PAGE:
DEXTER, Maine — A former hospital and health center will soon have a new owner who wants to renovate it to serve as a medical space and for possible expansion of the growing Tri-County Technical Center.
The former Reddy Health Center building that once had been Plummer Memorial Hospital will be sold from the town to Frank Spizuoco Commercial LLC, following the Dexter Town Council’s acceptance of a $50,000 bid for the 51 High St. property during its Oct. 14 meeting.
The property was donated by Dr. Challa Reddy to the town in the spring and since then has been leased to Frank Spizuoco Commercial LLC. Last fall Spizuoco told town officials that programming at the Tri-County Technical Center in Dexter is growing, and the Reddy Building could be used to house future TCTC growth.
Though councilor Steve Gudroe questioned the $50,000 bid, saying some of the homes in worse condition in town would be sold for more, councilors all voted to accept Spizuoco’s bid.
“Anytime we have a business in Dexter that wants to move forward, we should grease the skids to help it be successful,” Councilor David Palmer said.
Councilor Chuck Ellms said the $50,000 would be money the town did not have before, and under Spizuoco’s ownership the 51 High St. building would not fall into disrepair.
“I just want to thank you, Frank, for doing it because, as Chuck said, otherwise it would be an empty building and we’re littered with empty buildings,” Council Andrew Bermudez said.
“The $50,000 is more than we had and we get property taxes now,” Councilor Heidi Kinney said.
Last month, each member of the council indicated they were in favor of putting the 51 High St. property up for sale. One bid came in.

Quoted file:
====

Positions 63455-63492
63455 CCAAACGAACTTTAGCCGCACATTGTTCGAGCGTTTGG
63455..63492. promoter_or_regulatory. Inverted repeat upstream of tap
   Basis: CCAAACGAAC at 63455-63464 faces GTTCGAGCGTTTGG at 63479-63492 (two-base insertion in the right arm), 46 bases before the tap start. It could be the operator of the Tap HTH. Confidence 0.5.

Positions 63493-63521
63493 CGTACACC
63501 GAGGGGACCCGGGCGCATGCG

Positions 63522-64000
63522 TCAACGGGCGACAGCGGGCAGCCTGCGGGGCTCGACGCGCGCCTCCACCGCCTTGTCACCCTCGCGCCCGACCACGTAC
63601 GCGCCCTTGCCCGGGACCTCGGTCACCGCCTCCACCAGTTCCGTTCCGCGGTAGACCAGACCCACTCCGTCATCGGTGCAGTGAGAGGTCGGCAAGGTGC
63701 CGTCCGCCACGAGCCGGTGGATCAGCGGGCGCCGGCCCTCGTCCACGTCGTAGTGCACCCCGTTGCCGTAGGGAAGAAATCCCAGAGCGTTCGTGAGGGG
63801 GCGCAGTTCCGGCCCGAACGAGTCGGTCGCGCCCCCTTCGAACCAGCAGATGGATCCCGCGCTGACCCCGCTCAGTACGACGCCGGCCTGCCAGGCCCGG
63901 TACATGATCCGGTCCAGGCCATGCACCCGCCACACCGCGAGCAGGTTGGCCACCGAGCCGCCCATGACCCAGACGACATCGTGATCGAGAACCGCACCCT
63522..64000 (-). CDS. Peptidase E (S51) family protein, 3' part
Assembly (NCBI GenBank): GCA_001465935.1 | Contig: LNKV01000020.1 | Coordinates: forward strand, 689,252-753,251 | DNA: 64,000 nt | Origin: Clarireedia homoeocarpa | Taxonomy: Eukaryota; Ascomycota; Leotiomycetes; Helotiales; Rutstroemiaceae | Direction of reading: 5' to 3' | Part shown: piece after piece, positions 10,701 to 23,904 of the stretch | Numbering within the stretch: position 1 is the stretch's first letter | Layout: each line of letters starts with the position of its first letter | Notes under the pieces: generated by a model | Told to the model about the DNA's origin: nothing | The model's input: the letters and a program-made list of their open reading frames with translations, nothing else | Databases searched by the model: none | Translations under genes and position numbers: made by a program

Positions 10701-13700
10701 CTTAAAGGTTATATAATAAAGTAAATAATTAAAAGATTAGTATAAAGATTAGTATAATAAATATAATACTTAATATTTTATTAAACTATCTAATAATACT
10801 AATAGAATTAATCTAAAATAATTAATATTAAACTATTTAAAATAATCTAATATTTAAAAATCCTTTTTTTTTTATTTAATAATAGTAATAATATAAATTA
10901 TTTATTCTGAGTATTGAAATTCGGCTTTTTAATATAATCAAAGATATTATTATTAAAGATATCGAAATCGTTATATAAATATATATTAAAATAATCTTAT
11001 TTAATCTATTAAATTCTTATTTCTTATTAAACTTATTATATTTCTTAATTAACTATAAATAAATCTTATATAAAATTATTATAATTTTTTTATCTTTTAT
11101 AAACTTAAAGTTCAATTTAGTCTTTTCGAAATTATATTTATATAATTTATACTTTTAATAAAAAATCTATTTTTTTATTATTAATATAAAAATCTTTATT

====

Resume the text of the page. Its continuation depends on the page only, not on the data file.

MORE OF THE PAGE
“I had three people who were interested, two people took out paperwork, and one submitted a bid,” Town Manager Trampas King said.
King said he and Spizuoco have been discussing the property since the spring. Since then Spizuoco has made $28,000 in capital improvements such as redoing the roof, flooring, and painting, and installing exterior lights with the hope of purchasing the building in the future or having his company be reimbursed should there be a sales agreement with another buyer.
In other business, a dangerous building order was declared for 85 High St.
“This building can’t be fixed,” Code Enforcement Officer Al Tempesta said during a public hearing held as part of the dangerous building declaration process. “It’s a dangerous building in danger of collapsing and kids playing around it could get hurt.”
The home was destroyed by a fire in the fall of 2020. According to the minutes of the August council meeting, King reported property owner Katrina Mitchell of Orrington cannot afford to have the site cleaned up and this is not fair to neighbors. A lien can be placed on the parcel after cleanup.
Thirty days are now in place for the site to be cleaned up, after which the council can vote to proceed with taking corrective action.
The council also accepted a $9,300 bid — the lowest of four — from Grants Plumbing and Heating for a boiler furnace at the Abbott Memorial Library.
King said the installation would be done the following week in advance of late fall and winter. He said each bid received would include a $1,000 heater to go under the library counter.
When asked, the town manager said the A.E. Robinson Oil Company, which submitted two of the other three bids, could still service the library furnace in an emergency as the town buys fuel from the company.